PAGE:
Malnutrition is the lack of proper nutrition, not necessarily a lack of food. Even seniors who eat enough may be eating the wrong foods to keep themselves healthy. Not all seniors with nutrition problems are thin — in some cases, malnutrition occurs in seniors who are overweight.
As many as 50 percent of seniors in the care of others may be under- or mal-nourished. Sometimes the signs are apparent, but in other cases, detecting malnutrition in older adults may be difficult. Comfort Keepers® can help other caregivers and family members be aware of malnutrition’s signs.
As part of the Comfort Keepers’ STOP Senior Hunger® initiative in the month of September, here are some ways you can monitor the nutrition of seniors in your care:
• Watch for physical problems such as easy bruising and dental difficulties. Keep track of weight loss. This may require purchasing a home scale or transporting to the doctor’s office for weight checks when the individual is unable to stand without assistance.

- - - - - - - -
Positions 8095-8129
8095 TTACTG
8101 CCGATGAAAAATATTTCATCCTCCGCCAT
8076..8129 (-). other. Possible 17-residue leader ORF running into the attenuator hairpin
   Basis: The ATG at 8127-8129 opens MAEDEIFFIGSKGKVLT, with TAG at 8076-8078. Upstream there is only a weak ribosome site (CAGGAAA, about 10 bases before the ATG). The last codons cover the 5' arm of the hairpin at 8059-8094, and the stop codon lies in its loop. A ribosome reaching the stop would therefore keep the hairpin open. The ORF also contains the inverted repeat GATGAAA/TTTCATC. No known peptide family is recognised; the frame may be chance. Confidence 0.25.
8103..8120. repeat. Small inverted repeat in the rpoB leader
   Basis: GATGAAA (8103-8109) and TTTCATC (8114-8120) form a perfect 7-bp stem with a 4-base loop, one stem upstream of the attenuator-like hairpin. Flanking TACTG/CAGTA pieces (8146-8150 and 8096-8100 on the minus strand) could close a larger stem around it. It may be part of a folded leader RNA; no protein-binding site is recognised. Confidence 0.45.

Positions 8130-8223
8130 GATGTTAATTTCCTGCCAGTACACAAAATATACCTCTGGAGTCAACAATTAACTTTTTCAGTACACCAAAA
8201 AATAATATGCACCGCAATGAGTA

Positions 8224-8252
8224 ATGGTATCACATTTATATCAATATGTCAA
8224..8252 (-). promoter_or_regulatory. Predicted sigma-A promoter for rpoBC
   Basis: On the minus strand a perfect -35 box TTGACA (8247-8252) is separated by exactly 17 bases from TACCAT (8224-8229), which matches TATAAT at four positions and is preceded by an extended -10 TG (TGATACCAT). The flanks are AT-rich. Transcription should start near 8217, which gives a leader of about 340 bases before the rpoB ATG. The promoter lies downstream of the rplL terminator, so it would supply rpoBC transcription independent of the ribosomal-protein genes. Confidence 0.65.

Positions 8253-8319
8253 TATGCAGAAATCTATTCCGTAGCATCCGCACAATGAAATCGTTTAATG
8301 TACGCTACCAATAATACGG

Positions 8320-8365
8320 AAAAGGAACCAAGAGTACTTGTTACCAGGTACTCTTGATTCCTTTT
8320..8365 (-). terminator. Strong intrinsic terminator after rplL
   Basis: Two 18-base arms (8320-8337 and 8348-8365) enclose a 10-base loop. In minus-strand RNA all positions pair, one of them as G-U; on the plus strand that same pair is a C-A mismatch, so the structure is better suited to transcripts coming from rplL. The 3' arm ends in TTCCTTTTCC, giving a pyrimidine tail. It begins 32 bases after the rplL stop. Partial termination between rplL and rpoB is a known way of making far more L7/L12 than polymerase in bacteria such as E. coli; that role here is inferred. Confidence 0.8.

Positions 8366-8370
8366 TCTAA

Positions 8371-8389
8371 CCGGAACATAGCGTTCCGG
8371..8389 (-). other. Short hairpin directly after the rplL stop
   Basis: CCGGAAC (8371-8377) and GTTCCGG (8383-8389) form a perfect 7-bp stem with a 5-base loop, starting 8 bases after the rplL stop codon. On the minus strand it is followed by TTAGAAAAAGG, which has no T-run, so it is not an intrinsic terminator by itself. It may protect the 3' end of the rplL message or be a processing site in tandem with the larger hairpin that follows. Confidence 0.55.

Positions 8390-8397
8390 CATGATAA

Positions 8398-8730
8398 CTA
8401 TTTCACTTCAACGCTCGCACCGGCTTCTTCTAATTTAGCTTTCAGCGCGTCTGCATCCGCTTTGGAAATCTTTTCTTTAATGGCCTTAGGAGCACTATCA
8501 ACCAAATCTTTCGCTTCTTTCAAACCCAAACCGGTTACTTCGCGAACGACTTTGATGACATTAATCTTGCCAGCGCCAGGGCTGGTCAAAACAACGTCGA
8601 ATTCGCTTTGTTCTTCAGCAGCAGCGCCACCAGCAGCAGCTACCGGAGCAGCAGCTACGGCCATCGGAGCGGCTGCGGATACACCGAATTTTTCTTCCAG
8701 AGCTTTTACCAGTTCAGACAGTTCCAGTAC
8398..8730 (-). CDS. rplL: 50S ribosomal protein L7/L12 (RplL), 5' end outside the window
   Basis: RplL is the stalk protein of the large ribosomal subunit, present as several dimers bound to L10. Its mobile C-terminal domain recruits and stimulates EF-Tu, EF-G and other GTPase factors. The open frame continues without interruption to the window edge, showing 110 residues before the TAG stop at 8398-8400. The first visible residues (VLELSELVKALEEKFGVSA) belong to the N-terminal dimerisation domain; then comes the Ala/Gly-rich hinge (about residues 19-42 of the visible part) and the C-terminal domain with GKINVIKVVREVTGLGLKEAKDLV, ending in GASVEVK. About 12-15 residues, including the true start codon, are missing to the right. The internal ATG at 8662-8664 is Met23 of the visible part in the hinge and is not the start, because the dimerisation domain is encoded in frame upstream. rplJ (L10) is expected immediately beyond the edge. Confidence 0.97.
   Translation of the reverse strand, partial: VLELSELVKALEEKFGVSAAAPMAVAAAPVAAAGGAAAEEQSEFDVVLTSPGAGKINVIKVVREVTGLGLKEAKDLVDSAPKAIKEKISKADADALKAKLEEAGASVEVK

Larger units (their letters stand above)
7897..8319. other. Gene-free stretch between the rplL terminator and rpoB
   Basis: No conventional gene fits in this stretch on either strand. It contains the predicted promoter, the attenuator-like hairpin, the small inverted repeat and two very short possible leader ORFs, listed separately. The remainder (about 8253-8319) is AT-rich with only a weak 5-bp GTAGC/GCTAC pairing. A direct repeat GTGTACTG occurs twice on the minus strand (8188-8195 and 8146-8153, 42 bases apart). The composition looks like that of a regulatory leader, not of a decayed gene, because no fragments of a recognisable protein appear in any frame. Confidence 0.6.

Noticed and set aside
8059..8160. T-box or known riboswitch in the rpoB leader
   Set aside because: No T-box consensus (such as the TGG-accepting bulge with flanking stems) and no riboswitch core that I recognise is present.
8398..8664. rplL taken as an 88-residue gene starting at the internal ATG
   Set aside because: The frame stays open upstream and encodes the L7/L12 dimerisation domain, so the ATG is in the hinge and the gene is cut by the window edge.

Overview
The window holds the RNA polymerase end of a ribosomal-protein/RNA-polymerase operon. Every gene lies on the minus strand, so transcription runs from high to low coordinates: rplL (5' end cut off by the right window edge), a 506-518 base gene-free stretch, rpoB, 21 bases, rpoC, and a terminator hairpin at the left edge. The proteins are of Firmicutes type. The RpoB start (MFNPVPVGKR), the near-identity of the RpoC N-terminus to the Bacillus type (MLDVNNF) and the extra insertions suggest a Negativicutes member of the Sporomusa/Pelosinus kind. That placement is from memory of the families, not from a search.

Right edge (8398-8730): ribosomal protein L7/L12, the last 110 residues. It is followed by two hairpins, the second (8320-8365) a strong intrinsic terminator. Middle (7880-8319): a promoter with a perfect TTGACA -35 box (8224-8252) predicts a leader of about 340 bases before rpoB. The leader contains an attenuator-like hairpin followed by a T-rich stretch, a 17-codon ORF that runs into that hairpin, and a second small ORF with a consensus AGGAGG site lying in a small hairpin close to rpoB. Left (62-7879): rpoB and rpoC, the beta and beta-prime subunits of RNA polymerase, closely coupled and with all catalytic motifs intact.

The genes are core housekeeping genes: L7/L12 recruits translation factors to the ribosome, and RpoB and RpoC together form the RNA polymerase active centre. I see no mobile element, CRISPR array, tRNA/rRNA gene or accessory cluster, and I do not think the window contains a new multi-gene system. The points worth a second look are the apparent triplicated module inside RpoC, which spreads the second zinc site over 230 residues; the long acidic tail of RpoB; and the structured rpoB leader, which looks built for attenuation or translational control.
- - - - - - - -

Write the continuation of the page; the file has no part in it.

• Pay close attention to seniors’ eating habits and ask them what and when they eat, but don’t rely on self-reports alone. Because Comfort Keepers often spend mealtimes with seniors at home, they may have a better idea of normal eating habits.
• Suggest family members visit during mealtimes, which can improve a senior’s consumption. If seniors live alone, make sure you know who is buying their food.
• Know what medications an older loved one takes, and how they can affect appetite and digestion. Watch for changes in appetite and eating habits if medications change. Many commonly-prescribed medications can reduce hunger and prevent nutrient absorption. Use the resources available to you through your doctor or local retail pharmacist to check for drug nutrient interactions or possible side effects of prescribed medications.
• If there are medical questions regarding nutrition, medication and health, Comfort Keepers suggests seniors, their family members and other caregivers speak with doctors about tests to identify chronic malnutrition or other nutrition-related problems.
Note: Seniors, their family members and other caregivers should speak with their doctors about managing their nutrition.